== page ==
Example: Tax Years 2015/16 - Petrol Car with CO2 emissions of 132
22,100 x 21% = Taxable benefit of £4641
@ 40% = £1,856 per annum or £155 per month
@ 20% = £928 per annum or £77 per month
We suggest you ensure that you are not paying more in taxation than the actual cost of the private fuel used. This will depend on your rate of tax and the fuel consumption of the vehicle as well the amount of private miles you travel. You can buy a lot of ‘free’ fuel for £155 per month! Don’t forget your employer is still having to pay for the fuel and also National Insurance on your Car Fuel Benefit so you could all be better off by not having free fuel at all.
As mentioned above regular
commuting from your home to your normal place of work is counted as
mileage. The rules regarding these aspects are quite complex especially
are on secondment or travel to various sites. Please feel free to
contact us to
discuss for further clarification or receive our free calculation
By going down this route you have no taxable BIK and hence save yourself the taxation every month, your salary cheque will be larger due to less tax payable but you do not have a car!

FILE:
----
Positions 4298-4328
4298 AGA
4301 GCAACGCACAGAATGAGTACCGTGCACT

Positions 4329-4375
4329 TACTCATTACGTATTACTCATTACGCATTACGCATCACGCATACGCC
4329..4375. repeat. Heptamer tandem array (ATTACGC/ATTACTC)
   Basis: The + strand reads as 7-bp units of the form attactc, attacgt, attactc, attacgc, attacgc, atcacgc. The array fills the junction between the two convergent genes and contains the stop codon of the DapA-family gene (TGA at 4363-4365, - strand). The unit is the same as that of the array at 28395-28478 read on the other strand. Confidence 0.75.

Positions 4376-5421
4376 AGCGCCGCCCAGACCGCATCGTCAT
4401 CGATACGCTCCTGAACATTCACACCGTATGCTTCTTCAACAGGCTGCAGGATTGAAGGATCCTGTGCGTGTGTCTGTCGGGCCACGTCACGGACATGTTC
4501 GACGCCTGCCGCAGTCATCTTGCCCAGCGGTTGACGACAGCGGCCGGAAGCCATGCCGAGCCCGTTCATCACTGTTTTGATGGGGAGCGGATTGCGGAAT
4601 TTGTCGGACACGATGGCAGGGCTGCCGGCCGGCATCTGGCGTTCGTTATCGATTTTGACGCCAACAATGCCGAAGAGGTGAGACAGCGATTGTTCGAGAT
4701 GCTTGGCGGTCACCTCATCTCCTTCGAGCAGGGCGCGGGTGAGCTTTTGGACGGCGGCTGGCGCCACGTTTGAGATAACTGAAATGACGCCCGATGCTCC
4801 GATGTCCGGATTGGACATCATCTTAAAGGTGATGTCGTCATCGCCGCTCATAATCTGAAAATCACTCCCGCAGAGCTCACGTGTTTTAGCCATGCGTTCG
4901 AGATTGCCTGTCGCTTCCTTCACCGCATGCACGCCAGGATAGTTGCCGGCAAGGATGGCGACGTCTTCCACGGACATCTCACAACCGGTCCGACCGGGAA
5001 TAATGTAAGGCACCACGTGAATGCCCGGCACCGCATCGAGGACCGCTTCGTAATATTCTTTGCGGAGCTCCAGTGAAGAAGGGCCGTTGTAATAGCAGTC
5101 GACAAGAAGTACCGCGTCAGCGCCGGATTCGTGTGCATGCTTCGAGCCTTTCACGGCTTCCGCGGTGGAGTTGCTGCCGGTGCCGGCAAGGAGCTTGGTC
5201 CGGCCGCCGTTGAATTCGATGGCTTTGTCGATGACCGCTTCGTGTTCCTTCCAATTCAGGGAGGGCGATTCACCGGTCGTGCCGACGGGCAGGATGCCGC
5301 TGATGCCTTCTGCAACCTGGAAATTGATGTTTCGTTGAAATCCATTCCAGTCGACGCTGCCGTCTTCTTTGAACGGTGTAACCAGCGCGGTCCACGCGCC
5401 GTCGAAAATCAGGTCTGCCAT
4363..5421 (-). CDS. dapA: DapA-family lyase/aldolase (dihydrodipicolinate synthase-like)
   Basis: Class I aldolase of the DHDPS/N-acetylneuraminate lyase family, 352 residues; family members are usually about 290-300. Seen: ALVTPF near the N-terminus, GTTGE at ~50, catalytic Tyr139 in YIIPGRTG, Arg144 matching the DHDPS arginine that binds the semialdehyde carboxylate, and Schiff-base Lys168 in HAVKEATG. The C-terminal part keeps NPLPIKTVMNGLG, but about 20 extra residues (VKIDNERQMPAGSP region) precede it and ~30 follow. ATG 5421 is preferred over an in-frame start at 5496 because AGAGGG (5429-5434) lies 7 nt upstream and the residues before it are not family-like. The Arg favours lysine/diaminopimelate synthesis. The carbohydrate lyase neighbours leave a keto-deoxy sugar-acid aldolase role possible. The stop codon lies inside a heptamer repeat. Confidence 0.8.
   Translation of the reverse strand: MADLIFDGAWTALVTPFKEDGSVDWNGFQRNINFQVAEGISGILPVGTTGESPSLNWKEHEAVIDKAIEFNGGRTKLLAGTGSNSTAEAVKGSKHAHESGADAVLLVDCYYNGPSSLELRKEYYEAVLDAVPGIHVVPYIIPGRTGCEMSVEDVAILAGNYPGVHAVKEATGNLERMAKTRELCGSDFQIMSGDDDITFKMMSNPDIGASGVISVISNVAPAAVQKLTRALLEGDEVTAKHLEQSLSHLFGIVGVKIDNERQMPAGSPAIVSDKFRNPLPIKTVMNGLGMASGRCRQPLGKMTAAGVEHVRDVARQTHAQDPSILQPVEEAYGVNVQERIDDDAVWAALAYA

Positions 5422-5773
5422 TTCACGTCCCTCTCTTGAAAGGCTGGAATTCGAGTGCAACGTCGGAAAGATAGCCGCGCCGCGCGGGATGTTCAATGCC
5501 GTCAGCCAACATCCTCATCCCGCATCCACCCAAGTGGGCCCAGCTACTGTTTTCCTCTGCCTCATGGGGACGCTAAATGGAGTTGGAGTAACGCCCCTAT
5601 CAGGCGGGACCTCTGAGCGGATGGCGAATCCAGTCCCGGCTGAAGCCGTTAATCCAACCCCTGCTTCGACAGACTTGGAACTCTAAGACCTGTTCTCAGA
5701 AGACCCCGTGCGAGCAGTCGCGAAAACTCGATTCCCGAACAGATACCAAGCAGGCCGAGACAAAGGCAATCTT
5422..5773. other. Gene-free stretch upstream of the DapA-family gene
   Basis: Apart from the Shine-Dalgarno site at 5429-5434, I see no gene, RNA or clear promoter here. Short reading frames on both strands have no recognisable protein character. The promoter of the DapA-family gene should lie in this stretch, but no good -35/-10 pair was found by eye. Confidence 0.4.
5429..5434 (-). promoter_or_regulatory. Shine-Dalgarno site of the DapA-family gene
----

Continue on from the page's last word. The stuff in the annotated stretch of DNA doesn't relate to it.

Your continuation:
Your employer will usually offer you additional salary to compensate and could also offer you ‘pence per mile’ (PPM) for your business mileage. This amount could vary between just sufficient to cover the cost of the actual fuel used or could be more generous and would in fact make a contribution to the running costs. The added salary will be taxable but the PPM payment for business mileage is tax free up to certain limits set by the Inland Revenue each year. These are known as Approved Mileage Allowance Payments.
Now you don't have a company car it will be down to you to purchase,
and service the car. You will also have to pay the Road Fund Licence
insurance (this will also have to cover you for business use). You will
pay the financing charges and suffer the loss in value over the period,
purchase tyres, roadside assistance and of course the fuel itself.
underestimate the cost of all of this. Although you will be saving
kind tax, this, along with your net
salary increase and any
via payment for business mileage, will need to cover all these costs.
These are the maximum amounts that can be received without paying tax or NIC. If you receive less than the stated maximums the difference can be claimed as Mileage Allowance Relief. This can be done within your self-assessment tax return at the end of the tax year but can also be built into your tax code, so that you receive the benefit now.